What Pastries and bakeries makes your mouthwater the most in Denmark and the greater Europe?
I am going on a culinary/dessert adventure soon to Europe (alone). Denmark is the first stop, then moving down south. I would love to discover some of Denmark's specialties in the patisserie world and bring it back with me to the United States.
I will be landing in Copenhagen on July 30th, flying out of LAX. Quitting my boring job here on the 25th to follow my passion. I already have a catering business started but I haven't kick started it yet, will be doing that after this trip (hoping for awesome new discoveries of pastries I haven't already tried and perfected).
Any and all opinions from my fellow chowhounders on which bakeries to try and why they are your favorite would be super awesome!
The first city will obviously be Copenhagen but after that it's still up in the air. I am still gathering information and seeing people's opinion here to decide on which city it will be.
Thank you for your suggestions in advance and your time!
The first place I'm going to will be in Copenhagen.
You've replied to my post about France! I had to create a new profile because I wanted a new username. Sorry for not being specific.
As for anywhere else in specific for Denmark, besides Copenhagen, it's still up in the air, I'm gathering information right now to find the next perfect city for pastries.
This is not going to help much, but maybe other hounds can improve.... Anyway, real Danish kringle is a thing of wonder. I grew up eating mediocre kringle in the US, and when I discovered kringle in Denmark I was completely blown away.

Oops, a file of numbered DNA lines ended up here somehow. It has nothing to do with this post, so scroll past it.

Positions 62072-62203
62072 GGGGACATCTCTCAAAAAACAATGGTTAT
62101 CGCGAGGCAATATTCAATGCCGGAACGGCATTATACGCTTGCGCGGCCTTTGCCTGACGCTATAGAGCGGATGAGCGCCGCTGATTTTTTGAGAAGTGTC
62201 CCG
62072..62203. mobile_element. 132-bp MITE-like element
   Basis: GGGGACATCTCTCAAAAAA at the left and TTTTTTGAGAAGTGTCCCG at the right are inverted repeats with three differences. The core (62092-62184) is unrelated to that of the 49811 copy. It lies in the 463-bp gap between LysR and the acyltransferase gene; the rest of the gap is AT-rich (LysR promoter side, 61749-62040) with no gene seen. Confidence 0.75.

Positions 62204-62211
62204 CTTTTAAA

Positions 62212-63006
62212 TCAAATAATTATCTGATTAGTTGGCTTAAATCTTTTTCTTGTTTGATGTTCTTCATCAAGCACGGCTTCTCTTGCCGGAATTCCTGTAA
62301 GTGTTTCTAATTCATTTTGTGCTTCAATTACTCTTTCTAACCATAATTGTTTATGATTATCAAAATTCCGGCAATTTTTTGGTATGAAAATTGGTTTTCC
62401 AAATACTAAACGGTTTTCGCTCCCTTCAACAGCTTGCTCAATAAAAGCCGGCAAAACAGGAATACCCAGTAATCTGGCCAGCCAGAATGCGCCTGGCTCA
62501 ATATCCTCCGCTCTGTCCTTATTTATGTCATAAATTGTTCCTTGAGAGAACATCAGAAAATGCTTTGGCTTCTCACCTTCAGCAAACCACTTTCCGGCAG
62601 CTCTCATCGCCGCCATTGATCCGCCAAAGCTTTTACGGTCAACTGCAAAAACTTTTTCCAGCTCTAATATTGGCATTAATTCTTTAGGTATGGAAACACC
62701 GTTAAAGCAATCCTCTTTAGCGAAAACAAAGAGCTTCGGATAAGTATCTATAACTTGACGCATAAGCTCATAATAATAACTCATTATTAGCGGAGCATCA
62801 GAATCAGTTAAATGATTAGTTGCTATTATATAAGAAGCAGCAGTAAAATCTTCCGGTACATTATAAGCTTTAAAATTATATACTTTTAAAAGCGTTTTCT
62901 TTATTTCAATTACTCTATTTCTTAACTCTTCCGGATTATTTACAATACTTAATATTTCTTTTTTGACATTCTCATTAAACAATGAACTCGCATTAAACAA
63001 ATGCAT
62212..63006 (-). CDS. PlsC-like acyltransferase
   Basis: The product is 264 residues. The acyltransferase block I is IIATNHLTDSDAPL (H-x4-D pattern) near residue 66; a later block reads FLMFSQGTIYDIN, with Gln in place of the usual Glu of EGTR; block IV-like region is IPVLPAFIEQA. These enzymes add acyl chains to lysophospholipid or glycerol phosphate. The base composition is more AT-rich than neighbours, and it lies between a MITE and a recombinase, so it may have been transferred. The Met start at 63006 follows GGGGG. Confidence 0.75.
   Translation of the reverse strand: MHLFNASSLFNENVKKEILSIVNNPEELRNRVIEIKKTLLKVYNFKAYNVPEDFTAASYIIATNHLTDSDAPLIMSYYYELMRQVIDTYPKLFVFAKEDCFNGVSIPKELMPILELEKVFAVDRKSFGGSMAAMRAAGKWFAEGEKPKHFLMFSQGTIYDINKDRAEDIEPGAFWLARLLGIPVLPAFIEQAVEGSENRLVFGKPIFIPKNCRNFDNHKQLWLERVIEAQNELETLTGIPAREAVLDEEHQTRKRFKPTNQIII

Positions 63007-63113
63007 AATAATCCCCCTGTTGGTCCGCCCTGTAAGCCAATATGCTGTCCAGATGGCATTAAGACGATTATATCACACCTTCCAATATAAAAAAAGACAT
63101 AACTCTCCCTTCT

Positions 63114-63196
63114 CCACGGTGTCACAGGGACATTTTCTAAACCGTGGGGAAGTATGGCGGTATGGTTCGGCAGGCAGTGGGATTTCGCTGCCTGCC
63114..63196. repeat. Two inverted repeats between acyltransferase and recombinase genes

Now having said that, I should add that I didn't find any pastry in Copenhagen that hit the spot. The good stuff (here we go) was either in Haderslev or Kolding. If it was Haderslev it would have been at Lagkagehuset. Danish readers, does this sound right? The bakery in question had a magnificent selection of breads, but the kringle was orgasmic.
What you want is crunchy/flaky on the outside, soft/creamy on the inside and butter everywhere.
My favourite Danish treat is Kransekage! It's a dense bite sized dessert made of marzipan, egg whites and icing sugar, topped with a royal icing swirl. Kransekage can also be made into concentric rings for a special occasion or wedding cake. I
had a great one at Summerbird bakery in Copenhagen that also had rhubarb. It's really good when it's chocolate dipped too.
I also love Danish rye bread (rugbrod) especially in Smorrebrod (open faced sandwich).
I'm a Dane living overseas, so I'm not up to date with specific bakeries, but my favourite Danish sweet foods are:
- Kransekage (dense marizpan cake commonly eaten at NYE)
- Tebirkes (Flaky pastry filled with "remonce creme", a heavenly sugar-butter-marzipan concoction, drool!!
- romkugle (rum balls, dense chocolate truffles, basically made from leftover pastry, sometimes flavoured with rum. Yum)
- floedeboller (sweetened whipped egg white encased in chocolate with a biscuit base). Summerbird does awesome variations of these.
- kanelsnegl (cinnamon scroll, really decadent and flakey).
Lagkagehuset is frequently mentioned as a good bakery, but it is a chain and has expanded quite rapidly so it's not that special, IMO. Still good quality though, and found in central locations.
Emmery's is a chain of organic bakeries across Copenhagen. Though quite pricey, their bread (and ryebread) is really good. Steer clear of their croissants though... ugh.
Wow, all this thinking of pastry has made me long for home... Luckily I'm going in back in 2 weeks :D